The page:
26. actually I never trust these kind of programs. don’t think they will work

  27. Didn’t know a rewards program could do that thanks

  28. Some very good points about companies not maintaining consistency between their products and their websites.

    Over in the UK, we have a loyalty scheme from Coca Cola called Cokezone which actually has a totally seperate website and is really well laid out. Like your Tropicana example it allows customers to enter codes from their drinks and use the points they receive to get all types of prizes. It’s really good.

  29. Rewards programs free contests and giveaway have many benefits besides improving conversion it helps your site be offline marketing by people meeting and also may help getting viral links from communities forums sites tracking special offers etc.

  30. Great and thorough blog post. I am usually pretty happy with Victoria’s Secret’s promotions and specials, but it sounds like your experience was confusing. I have found Gap’s reward process is usually easy to redeem.

  31. Some of these sites bonuses are clear, easy and fast but some are not. just make things hard for us. :( They make their bonuses hard to get.

  32. After 12 years of designing web sites and shopping carts I’m convinced that most web designers/engineers don’t actually go through the process once they finish coding. That’s something I’ve learned to always do because often times there are obvious changes that should be made to improve the customer experience.

  33. This post does identify the issues that many companies feel after the expense of development they have not budgeted for resources, time and money, for testing.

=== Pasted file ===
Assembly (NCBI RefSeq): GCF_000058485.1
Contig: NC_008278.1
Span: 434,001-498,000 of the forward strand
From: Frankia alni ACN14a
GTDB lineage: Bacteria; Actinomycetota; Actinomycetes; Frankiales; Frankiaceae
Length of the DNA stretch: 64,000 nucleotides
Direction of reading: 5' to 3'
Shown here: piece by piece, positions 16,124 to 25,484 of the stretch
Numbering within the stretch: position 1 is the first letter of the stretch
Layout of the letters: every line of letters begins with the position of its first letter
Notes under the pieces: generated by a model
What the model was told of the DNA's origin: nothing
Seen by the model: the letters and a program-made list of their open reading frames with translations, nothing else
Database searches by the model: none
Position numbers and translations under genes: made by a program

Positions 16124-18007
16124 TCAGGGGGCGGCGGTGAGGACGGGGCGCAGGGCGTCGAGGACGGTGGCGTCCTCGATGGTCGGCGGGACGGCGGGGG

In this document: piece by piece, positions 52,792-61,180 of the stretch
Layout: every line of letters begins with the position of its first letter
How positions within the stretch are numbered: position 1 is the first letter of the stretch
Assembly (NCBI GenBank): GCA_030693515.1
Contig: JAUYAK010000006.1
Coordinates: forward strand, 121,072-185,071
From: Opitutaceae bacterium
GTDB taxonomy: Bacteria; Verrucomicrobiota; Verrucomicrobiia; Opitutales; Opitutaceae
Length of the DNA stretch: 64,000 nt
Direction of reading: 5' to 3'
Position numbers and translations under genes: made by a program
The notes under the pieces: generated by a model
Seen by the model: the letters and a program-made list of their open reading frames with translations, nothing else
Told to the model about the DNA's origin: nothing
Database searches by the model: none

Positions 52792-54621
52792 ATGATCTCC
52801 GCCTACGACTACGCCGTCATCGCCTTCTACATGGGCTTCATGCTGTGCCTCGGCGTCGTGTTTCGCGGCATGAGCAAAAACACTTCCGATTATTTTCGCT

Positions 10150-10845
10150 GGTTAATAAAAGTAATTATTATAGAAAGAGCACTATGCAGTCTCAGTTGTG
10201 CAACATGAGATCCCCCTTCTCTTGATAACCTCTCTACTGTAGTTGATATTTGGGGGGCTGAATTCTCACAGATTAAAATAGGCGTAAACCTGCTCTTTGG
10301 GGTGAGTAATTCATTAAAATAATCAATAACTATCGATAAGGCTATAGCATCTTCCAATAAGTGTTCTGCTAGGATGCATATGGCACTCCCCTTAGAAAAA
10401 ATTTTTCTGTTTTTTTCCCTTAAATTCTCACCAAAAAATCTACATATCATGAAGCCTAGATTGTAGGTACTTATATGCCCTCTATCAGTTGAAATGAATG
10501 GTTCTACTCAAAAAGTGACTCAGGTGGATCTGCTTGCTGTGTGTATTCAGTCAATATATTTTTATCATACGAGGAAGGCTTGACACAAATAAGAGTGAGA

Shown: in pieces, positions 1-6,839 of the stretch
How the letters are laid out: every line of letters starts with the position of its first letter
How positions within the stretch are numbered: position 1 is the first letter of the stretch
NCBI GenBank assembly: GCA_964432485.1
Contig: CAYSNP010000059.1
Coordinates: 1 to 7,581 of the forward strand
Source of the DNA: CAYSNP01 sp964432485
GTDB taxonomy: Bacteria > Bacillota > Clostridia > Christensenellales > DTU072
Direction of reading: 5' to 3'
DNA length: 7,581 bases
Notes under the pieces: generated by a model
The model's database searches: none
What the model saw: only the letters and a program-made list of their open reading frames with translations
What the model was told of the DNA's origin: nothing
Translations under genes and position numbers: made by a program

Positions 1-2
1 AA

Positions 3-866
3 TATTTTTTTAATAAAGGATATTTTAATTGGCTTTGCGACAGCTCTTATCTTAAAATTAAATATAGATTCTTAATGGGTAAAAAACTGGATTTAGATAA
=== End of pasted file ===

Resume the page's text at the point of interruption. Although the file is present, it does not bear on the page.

Testing is so important.

    I agree with the usability issue you raised, that if you have developed, or have been involved in the development process then you will know where everything is.

    Competition is high and social media is acting as the new word of mouth.

  34. When customer rewards backfire, you know you have done something wrong. Rewards are all about encouragement not discouragement….

  35. Double-edged sword I guess. On one hand, one would expect larger companies like VS and Tropicana to be thorough enough to think these things through. On the other, I’m sure there are several degrees of separation between the departments running the promotions. Mistakes or oversights are bound to happen from time to time.

  36. You have so wonderfully highlighted where a webmaster can go wrong and I have taken heed when planning my own ‘offers’ campaign. Thank you.

  37. [...] View full post on Conversion Rate Optimization & Marketing Blog | FutureNow, Inc [...]

  38. These can be frustrating at times. I’m glad someone is finally reviewing these rewards programs.

  39. hi guys..it helps your site be offline marketing by people meeting and also may help getting viral links from communities forums sites tracking special offers etc.

  40. zappos ended up loosing 5 million in a customer service marketing ploy

  41. [...] View the original article here Tags: backfire, customer, programs, reward [...]

  42. An often forgot about benefit of running promotions and bonuses on the site is the “linkbait” it creates. Many sites exist that link to sites that are running special offers. Nothing better to help with climbing up the rankings in your niche

  43. I agree. Having a loyalty program that is very complicated almost appears to frustrate the customer to the point of not redeeming the reward. It is counterproductive and scheming.

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Natalie is a Persuasion Analyst with FutureNow.